Jon Rice  14:02  

So I think with most institutions, not all, but most of us are going to have an assigned admission counselor for your region. And that’s the person to reach out to and ask, and I always appreciate that question. Because we want to be transparent. Now at my institution, we’ve worked really hard to actually start putting all of that very publicly. So we can link to this in the show notes. We have a first year nursing page that shows all the acceptance rate statistics, the GPA statistics for the last four years in a chart, so we’re trying to be as transparent as possible for institutions that aren’t there yet. Email your admission counselor and ask most schools will tell you what that reality is. Because to be honest, I don’t want to waste your time and I always say to students with especially with nursing, this is not a lottery. If you are extremely below profile for an institution. I remember I had a really difficult conversation with a parent at a college fair once Erin and daughter were in front of me and they were talking about nursing, and the students shared she had a 2.9 GPA. And it was just us and it Tell her you’re not going to be admitted. And the mom was really upset. And the student was really upset. And mom pulled me aside and said, Why would you crush your dreams like that? And I said, I’m not crushing dreams. But I want to be realistic, because it’s not fair for students to hear a holistic admission over and over again, and think, oh, because I have great volunteer hours, they’re going to look past my grades for things like nursing, they’re not you have to be academically eligible, you have to kind of be at that level in order to be admitted, it’s not a lottery.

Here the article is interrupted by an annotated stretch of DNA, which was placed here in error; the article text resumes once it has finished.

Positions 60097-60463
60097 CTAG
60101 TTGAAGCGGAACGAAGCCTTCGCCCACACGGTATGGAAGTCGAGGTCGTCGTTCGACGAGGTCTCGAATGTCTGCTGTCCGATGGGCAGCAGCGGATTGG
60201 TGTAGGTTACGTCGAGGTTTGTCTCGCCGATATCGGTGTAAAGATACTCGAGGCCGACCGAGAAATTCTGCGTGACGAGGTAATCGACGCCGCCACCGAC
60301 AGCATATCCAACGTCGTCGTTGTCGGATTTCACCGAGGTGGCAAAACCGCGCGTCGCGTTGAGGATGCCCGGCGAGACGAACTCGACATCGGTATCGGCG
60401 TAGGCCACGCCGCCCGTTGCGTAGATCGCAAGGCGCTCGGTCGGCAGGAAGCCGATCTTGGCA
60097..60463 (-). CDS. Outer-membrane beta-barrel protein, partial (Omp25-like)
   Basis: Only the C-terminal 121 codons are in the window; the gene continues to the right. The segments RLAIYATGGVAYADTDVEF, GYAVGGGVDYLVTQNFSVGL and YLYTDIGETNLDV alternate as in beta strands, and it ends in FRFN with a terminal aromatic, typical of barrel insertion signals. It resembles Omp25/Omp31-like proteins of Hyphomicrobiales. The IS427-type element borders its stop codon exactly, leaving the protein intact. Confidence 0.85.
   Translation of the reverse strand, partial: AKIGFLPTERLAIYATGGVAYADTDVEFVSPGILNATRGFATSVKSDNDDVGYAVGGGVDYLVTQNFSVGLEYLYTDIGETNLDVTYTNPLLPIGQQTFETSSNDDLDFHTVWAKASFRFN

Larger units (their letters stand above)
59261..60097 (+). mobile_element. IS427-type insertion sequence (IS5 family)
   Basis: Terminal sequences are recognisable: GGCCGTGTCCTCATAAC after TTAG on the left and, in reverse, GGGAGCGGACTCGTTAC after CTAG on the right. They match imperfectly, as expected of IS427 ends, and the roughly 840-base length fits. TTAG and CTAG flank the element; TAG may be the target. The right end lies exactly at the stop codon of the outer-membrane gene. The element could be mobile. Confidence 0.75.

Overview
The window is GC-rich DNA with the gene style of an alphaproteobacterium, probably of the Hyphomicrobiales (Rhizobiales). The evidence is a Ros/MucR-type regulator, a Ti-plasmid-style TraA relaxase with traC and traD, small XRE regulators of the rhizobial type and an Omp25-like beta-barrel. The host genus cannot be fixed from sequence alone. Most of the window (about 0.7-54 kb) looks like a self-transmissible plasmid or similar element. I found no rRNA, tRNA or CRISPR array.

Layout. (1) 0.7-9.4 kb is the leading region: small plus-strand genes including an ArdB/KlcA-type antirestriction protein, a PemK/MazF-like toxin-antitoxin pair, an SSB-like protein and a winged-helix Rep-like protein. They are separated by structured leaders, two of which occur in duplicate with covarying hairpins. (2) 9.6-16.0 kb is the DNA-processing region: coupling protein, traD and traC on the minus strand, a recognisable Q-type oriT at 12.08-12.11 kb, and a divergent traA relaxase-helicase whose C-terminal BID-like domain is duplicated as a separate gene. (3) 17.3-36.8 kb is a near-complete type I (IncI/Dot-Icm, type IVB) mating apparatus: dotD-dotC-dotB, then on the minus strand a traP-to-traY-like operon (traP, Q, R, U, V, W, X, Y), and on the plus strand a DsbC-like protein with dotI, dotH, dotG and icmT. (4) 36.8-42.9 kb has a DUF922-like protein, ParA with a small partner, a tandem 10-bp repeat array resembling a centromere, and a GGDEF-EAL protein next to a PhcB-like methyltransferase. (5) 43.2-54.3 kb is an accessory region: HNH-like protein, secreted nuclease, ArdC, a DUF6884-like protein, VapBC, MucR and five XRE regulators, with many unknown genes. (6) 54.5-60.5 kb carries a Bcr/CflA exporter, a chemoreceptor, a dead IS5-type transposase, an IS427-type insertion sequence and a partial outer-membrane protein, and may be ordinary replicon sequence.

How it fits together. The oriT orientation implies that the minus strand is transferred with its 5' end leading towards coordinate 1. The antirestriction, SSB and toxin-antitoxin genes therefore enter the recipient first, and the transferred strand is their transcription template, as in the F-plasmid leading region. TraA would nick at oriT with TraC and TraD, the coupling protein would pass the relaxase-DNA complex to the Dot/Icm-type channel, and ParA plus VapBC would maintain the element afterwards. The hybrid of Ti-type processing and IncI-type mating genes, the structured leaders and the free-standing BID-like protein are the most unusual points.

Lisa Marker Robbins  15:26  

That’s a great point. And actually, you know, if I’m that mom, although that’s hard to hear at that time, I would be thanking you quite frankly, what are universities looking for? And who would be successful in nursing? I know, I’m not gonna name another institution, but like, they just have a bottom line for nursing, you have to have all A’s and B’s and biology and chemistry doesn’t matter if it was college prep, or AP, you know, Oh, you took AP, but you got to see that takes you out of the mix. And that is just that institutions, one of their many thresholds. But when we pull that curtain back, and we go, Who’s your ideal student? What should students be concentrating on in high school? And who are you looking for? What does that look like?


Jon Rice  16:16